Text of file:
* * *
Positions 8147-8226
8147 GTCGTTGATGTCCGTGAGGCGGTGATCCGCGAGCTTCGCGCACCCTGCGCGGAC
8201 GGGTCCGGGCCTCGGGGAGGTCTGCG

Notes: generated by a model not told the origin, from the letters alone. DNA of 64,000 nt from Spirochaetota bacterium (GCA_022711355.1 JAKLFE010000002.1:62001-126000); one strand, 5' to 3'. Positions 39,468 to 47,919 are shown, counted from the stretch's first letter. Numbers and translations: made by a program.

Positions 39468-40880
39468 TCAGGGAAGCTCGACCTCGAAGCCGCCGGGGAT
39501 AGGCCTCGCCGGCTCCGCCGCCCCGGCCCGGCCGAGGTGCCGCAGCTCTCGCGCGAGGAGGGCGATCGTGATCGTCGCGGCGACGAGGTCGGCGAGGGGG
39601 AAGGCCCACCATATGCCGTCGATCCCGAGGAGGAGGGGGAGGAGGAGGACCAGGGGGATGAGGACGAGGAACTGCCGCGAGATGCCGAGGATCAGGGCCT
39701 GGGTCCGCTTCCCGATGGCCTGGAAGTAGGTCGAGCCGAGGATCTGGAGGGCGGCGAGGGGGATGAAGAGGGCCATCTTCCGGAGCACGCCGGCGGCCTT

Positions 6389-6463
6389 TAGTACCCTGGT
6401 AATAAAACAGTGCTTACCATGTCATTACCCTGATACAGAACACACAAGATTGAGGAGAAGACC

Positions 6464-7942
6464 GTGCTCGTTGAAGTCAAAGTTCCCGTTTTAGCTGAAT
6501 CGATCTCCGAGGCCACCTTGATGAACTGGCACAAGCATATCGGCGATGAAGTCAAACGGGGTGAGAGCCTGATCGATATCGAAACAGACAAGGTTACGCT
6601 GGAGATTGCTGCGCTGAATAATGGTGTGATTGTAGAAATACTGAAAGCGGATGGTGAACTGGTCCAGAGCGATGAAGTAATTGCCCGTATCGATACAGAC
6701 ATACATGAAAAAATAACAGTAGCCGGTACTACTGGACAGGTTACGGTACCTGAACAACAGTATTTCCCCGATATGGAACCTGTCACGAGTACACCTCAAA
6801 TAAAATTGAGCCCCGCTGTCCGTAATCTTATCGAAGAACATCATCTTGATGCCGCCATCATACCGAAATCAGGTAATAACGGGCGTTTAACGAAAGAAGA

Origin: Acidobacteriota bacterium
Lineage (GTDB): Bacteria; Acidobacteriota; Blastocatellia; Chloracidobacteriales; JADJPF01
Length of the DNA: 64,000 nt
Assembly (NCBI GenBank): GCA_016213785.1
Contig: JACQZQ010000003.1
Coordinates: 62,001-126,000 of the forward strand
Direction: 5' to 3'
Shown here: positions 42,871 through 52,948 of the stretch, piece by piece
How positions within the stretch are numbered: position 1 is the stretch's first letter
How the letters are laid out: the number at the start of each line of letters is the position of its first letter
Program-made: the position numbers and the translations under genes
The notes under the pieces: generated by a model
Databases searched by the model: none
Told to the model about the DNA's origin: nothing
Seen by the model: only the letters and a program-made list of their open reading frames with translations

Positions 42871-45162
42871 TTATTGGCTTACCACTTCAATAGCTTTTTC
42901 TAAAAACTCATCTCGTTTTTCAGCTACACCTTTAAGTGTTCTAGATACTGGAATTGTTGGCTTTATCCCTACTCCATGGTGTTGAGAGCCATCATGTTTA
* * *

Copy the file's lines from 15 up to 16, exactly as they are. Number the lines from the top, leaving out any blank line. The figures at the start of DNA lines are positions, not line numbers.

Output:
6501 CGATCTCCGAGGCCACCTTGATGAACTGGCACAAGCATATCGGCGATGAAGTCAAACGGGGTGAGAGCCTGATCGATATCGAAACAGACAAGGTTACGCT
6601 GGAGATTGCTGCGCTGAATAATGGTGTGATTGTAGAAATACTGAAAGCGGATGGTGAACTGGTCCAGAGCGATGAAGTAATTGCCCGTATCGATACAGAC